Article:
With CGA data revealing minimal like for like sales growth in 2018 and signs of market saturation, it is going to be another tough year for many managed pub and restaurant groups. As client director Fiona Speakman told a packed keynote theatre at the Casual Dining show, one of the best ways to stay in growth will be to keep a tight grip on the fundamentals of hospitality. These are five of the basic factors that businesses need to get right in 2019.
1. Value for Money
With so many people’s disposable incomes squeezed, value is essential: BrandTrack data shows that the number of people driven to a brand by value for money has risen by nine percentage points in two years. But good value doesn’t always mean low cost. Even if prices are relatively high, excellent food can leave customers feeling satisfied with what they’ve spent. “Value for money is about consumers getting what they expect in return for what they pay… not necessarily the cheapest option,” Speakman told Casual Dining.
As Speakman also noted, “Experience is a huge buzzword at the moment.” But what does it actually mean in practice? Experiential concepts like games-based venues are rising in popularity, but for consumers, experience is more often the sum of the key parts of a visit to a pub or restaurant, like the quality of the food, drink, service and environment.
BrandTrack data suggests two thirds (65%) of consumers now proactively try to lead a healthy lifestyle, while more than half (55%) of business leaders think healthy options have increased in importance lately. There are clear opportunities for restaurants and suppliers to tap into healthy eating trends—but there’s an important caveat. “What consumers say and what they actually do can vary a lot,” Speakman said. “Operators need the range of options to support [the healthy trend], but be mindful that we’re not seeing a complete change just yet.” Freshness and nutritional information on menus are two good routes to improving consumers’ perceptions of healthiness, she added.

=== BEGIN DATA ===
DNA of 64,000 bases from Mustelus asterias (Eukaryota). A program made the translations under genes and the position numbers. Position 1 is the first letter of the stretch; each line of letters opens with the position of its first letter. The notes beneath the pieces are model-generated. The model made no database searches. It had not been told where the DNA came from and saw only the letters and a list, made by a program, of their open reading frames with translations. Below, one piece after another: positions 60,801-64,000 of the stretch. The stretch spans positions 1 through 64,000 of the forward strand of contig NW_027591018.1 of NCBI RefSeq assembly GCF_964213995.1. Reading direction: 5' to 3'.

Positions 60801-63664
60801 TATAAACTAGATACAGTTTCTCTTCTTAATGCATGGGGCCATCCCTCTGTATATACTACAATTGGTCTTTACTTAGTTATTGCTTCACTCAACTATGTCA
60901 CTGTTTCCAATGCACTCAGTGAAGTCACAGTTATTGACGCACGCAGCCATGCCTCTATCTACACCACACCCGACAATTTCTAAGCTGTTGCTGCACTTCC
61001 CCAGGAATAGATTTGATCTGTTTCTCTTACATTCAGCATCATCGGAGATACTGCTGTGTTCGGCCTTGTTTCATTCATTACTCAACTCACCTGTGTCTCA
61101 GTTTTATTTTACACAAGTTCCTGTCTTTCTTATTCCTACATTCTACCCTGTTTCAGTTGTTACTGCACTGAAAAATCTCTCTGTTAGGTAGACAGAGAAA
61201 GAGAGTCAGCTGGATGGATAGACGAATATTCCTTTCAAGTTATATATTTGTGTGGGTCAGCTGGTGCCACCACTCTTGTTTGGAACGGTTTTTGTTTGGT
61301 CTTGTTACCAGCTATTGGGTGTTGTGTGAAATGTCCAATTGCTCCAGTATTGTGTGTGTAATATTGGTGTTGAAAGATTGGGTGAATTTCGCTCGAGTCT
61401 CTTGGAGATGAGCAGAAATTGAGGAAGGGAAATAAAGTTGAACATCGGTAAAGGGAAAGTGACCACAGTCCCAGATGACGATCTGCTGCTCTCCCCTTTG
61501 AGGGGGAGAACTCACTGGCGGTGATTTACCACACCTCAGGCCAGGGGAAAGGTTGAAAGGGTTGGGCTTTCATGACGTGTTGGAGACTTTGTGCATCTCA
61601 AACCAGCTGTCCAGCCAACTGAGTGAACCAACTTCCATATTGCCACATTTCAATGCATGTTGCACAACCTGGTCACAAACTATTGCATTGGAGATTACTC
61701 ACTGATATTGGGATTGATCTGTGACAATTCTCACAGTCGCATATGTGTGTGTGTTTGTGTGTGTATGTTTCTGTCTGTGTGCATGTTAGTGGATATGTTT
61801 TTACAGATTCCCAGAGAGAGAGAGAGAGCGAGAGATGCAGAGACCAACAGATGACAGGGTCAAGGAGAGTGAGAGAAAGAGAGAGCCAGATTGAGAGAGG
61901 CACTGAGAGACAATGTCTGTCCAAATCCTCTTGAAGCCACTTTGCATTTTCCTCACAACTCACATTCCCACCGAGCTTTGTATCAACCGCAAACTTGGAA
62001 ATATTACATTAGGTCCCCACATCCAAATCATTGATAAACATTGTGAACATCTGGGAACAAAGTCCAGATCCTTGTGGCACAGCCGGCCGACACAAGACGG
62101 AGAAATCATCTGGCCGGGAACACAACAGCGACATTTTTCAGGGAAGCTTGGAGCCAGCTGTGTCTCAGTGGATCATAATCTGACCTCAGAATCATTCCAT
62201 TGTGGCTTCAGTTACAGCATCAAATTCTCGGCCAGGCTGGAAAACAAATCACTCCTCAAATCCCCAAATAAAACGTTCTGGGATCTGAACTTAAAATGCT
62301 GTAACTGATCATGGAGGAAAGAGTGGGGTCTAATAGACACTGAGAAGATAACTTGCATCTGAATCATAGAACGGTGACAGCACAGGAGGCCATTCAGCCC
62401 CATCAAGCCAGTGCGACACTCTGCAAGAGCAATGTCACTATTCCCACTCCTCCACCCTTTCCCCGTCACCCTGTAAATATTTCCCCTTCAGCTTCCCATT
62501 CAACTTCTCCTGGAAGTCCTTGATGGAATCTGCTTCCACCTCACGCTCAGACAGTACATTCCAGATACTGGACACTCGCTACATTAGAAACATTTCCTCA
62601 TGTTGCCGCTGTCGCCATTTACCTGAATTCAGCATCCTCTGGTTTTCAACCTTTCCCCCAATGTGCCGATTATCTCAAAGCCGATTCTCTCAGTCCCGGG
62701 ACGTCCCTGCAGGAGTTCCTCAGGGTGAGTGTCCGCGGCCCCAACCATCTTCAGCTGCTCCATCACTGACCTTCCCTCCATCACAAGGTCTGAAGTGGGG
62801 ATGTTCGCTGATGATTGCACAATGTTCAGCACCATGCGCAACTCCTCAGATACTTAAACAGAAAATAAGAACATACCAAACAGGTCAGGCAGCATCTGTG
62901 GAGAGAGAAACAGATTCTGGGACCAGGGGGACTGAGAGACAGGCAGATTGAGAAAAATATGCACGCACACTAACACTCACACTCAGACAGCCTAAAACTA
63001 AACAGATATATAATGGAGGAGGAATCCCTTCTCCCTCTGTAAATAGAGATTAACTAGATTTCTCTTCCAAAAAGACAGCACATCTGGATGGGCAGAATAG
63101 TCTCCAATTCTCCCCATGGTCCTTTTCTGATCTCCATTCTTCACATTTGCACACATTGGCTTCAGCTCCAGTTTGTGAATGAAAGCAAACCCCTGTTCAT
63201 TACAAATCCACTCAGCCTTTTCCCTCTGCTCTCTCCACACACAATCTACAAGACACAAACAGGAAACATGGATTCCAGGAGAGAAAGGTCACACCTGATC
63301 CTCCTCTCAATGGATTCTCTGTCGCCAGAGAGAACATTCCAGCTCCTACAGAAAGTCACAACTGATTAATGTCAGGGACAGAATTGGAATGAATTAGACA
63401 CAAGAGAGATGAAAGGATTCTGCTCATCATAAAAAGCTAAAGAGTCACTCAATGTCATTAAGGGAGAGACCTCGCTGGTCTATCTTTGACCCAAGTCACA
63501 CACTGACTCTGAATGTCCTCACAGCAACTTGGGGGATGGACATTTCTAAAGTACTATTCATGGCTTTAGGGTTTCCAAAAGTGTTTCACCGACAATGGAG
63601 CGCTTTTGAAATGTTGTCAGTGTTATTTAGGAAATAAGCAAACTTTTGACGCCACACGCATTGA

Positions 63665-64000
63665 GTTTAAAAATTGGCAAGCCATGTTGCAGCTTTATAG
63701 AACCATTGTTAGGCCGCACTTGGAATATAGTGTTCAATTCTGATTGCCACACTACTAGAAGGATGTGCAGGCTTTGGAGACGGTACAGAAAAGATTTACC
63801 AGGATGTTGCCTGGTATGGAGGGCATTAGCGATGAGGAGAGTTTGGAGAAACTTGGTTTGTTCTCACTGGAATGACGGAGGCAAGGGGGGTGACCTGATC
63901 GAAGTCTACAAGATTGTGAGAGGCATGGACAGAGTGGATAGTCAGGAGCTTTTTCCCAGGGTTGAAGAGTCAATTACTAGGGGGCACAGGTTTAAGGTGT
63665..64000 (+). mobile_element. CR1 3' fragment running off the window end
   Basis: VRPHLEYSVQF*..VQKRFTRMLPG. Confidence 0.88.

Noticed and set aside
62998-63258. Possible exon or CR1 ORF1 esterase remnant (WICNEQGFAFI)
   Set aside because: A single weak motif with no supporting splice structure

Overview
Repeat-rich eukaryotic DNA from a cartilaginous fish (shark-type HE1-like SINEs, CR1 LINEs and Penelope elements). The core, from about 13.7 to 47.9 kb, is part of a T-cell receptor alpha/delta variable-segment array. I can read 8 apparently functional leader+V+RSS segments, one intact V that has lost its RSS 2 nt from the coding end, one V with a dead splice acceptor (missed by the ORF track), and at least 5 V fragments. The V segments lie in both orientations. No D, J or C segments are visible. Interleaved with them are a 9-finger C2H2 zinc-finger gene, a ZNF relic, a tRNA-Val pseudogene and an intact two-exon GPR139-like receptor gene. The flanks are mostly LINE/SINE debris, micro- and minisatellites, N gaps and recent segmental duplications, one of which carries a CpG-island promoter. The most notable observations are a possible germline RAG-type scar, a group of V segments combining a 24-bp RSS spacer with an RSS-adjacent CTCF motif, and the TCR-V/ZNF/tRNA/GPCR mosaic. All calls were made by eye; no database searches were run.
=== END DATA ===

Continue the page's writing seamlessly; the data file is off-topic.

CGA data shows that people are increasingly tuned in to localism and want their pubs or restaurants to have individual character. “Consumers are looking for that local, independent feel… and we’re seeing a move towards softer branding in chains,” Speakman said. The one-size-fits-all approach won’t work any more, and tweaking the core offer to suit different markets is vital.
The sourcing and sustainability of ingredients is important to 57% and 54% of consumers respectively when they are choosing where to eat out of home—and three quarters (77%) of leaders say sustainability is now a priority. Working with suppliers to convey stories about their food ingredients, investing in local communities and treating workers well are three top ways for brands to highlight their sustainability credentials, Speakman said.
For more information about CGA’s BrandTrack tool, contact Fiona Speakman, firstname.lastname@example.org.